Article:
Technobabble: Hydroxiling fungus.
Continuity: Caw appears to be a member of a robotic species that runs on gold fusion, and needs to eat gold. The species thrives, even though gold is still considered treasure.
The Infinite is a spaceship from the Dark Times which has the power to create an illusion of your heart's desire. Over time, this has morphed into a legend about it being able to actually grant your heart's desire.
The sonic screwdriver can damage significant parts of the Black Gold's systems and cause the wreck of the Infinite to fall apart.
The Doctor owns a spoon that, when broken, releases a metal-destroying fungus. He claims that it's an antique, forged by the now extinct inhabitants of a planet that specialised in rubicola. He also claims that it passed through the hands of the greatest chefs of planet Earth: Fanny [Craddoc], Delia [Smith], and Madame Cholet. [Since Cholet is a character in The Wombles we can assume this is a name drop.]
Links: The Infinite dates from the Dark Times (see various New Adventures). Creatures from those times include the Racnoss (The Runaway Bride), the Vampires (State of Decay and other stories), and the Autons (Spearhead from Space, Terror of the Autons, Rose). The Doctor mentions the Great Old Ones (White Darkness, All-Consuming Fire, Millennial Rites, Twilight of the Gods (MA)). The Doctor mentions sabre-toothed gorillas (The Sabre Toothed Gorillas).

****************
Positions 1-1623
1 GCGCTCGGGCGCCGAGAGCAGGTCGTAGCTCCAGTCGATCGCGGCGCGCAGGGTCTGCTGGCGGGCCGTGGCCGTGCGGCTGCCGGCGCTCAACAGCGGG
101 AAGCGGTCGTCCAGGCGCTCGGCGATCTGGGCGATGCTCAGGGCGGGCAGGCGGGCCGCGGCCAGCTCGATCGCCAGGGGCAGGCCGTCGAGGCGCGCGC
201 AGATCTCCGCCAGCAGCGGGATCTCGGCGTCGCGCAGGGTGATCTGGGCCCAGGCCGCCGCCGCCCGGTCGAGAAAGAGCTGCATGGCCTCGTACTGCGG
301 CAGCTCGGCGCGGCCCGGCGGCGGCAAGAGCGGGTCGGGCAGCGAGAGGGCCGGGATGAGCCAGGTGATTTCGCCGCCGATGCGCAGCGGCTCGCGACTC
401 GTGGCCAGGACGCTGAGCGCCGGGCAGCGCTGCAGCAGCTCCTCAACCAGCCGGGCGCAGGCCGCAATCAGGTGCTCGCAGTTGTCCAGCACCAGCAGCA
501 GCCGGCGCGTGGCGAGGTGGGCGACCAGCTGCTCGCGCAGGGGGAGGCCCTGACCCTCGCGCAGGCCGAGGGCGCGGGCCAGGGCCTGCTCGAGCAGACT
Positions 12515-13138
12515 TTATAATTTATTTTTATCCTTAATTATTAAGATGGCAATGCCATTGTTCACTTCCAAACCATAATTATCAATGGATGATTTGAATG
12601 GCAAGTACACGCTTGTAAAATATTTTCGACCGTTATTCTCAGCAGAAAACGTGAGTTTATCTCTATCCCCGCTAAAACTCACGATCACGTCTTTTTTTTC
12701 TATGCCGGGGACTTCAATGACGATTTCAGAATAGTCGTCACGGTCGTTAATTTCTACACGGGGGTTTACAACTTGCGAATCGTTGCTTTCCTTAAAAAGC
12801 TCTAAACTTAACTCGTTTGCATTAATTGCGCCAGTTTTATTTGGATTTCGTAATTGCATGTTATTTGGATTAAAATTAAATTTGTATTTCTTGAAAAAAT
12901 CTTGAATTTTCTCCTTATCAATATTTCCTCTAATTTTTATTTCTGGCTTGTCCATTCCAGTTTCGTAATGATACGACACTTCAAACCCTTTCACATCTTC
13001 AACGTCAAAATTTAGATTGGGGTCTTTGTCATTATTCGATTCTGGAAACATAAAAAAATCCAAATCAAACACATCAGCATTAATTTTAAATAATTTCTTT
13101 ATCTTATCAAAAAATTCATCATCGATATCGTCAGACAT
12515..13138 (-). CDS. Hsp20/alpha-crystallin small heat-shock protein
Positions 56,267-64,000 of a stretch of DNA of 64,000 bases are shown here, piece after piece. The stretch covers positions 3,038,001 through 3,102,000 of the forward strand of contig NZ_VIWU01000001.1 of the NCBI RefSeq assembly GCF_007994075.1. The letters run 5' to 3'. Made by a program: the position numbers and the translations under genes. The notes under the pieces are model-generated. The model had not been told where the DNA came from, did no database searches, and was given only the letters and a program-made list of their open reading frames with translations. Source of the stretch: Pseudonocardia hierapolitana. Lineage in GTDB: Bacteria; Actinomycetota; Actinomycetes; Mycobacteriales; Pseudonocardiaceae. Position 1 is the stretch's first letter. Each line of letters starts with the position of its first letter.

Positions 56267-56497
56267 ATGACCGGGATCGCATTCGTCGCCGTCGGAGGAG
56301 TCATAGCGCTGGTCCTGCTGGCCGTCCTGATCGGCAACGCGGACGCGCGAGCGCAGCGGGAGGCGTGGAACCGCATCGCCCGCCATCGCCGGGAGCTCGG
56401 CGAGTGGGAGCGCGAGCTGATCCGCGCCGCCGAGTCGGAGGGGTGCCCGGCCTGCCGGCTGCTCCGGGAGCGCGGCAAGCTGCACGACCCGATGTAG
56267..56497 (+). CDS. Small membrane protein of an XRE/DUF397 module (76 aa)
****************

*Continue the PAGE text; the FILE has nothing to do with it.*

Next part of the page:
Extras: This story was itself an extra, being originally aired as part of Totally Doctor Who.
Location: The Solar system in the 40th century; Pheros, Bouken, Myarr, Volag-Noc all many years later; Asteroid 7574 B in the Caris System of the Hesperus Galaxy three years after that.
Future History: Balthazar is the Scourge of the galaxy and the Corsair King of Triton. He forged his ship himself. Shortly before this story he blew all of Earth's defence forces from the sky, and was planning to turn all the planet's inhabitants into diamonds.